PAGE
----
Thursday, 17 January 2013

The smelliest job so far!

Last night I moved the composter from the dark side of the patio to its final home by the strawbrary.

Fiddliest and smelliest job I've ever had to do in that garden, and I've done poop patrol!  

  The baseplate for the composter arrived, finally, after one lost delivery and one delivered broken.  I could not get that thing to fit on.  Nope.  No fitting on for that baseplate.  I chalked it up to the fact that it was cold outside, the composter body was at 0ºC while the baseplate was at room temperature, and so Physics has a thing to say.  In reality, this was my excuse for saying "sod it, it's 0º out here and this smelly thing is making my hands wet in 0º!"  I ended up laying the baseplate on the ground and standing the composter over it.  The weight of proto-compost should hold it all together.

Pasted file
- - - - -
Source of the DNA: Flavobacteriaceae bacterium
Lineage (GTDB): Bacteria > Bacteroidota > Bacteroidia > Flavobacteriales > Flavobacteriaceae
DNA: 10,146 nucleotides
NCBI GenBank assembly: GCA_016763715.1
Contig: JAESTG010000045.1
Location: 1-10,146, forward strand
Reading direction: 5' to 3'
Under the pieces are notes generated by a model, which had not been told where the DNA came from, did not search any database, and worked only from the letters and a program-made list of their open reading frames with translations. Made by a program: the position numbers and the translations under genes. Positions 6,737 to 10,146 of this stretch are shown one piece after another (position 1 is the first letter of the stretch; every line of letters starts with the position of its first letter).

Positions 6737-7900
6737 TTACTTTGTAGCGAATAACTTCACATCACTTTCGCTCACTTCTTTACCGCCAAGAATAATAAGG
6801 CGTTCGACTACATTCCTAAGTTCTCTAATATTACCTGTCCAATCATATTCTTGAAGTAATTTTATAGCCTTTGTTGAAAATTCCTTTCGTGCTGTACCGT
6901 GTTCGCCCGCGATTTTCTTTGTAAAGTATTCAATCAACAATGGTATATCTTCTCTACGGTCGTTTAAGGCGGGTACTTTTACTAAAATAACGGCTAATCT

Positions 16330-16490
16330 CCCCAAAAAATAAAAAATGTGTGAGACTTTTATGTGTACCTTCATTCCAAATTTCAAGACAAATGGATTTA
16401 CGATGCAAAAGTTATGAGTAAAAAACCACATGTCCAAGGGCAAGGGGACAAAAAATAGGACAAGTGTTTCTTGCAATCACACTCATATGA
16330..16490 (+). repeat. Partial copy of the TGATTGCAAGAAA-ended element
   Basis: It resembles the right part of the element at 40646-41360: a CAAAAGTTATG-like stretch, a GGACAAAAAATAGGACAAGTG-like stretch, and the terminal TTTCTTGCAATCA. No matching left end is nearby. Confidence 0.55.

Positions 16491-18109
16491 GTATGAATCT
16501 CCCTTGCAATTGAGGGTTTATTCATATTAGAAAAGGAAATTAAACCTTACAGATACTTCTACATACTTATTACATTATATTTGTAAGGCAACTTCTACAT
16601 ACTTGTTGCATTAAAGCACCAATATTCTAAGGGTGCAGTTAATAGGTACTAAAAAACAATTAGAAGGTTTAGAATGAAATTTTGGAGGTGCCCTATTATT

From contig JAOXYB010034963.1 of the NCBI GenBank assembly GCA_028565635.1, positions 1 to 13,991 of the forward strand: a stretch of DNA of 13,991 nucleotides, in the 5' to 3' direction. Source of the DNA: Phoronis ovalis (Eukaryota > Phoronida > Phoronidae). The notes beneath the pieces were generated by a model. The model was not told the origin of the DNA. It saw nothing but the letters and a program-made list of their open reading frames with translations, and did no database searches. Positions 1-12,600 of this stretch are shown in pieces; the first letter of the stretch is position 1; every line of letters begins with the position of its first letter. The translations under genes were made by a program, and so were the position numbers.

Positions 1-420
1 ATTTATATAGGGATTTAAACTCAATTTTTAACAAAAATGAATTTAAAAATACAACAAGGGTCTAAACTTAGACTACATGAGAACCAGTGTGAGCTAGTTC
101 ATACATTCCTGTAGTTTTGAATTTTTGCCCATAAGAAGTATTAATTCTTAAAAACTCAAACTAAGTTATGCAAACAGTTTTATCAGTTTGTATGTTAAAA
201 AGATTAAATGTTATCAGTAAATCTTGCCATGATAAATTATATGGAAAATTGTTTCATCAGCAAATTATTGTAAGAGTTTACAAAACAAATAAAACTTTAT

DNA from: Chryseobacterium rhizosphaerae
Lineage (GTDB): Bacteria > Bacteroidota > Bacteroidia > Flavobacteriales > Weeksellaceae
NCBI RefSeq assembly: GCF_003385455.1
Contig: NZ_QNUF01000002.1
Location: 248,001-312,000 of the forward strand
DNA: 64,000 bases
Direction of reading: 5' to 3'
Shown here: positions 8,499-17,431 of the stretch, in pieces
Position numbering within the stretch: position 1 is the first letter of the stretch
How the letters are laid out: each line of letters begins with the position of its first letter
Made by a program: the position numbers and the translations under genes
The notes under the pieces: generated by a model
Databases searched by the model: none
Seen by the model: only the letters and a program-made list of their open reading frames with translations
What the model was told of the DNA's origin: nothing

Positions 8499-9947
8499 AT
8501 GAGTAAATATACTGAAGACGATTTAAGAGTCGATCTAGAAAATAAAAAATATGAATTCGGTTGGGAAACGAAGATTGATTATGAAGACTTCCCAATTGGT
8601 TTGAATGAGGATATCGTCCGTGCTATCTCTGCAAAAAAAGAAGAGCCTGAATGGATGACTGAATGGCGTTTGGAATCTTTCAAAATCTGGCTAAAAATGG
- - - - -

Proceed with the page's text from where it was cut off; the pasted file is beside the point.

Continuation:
Sliding the body of the composter up over the contents was a bit tense - would it stay together like a putrid blancmange or would it go everywhere?  It stayed!  The rest was work for a fork, a shovel, and eventually a hose.  The contents were somewhere below half the height, but as the thing is slightly conical I reckon it's full to about half the volume, or 165 litres.  Whilst I was forking out compost I took the opportunity to study the strata within.  Some bits seem to decompose faster than others.  Things that are watery (like cucumber) or mushy (like banana) seem to go first.  Things with a hard shell (like the pumpkin from Halloween) appear to take a lot longer.  Eggshells break down surprisingly readily.  Any leaves that get in there seem to turn slimy.  

  I've taken a photo of some of the strata, laid out on one of my favourite childhood building materials: the knackered, rusty sheet of wriggly tin (of dubious acquisition).  For the sake of your breakfast I've left out the bits where putrefying is actively taking place.  Upper layers on the left, lower layers in the right.  Rightmost is damn near compost!

This time next year, Rodney, we'll have compost.  

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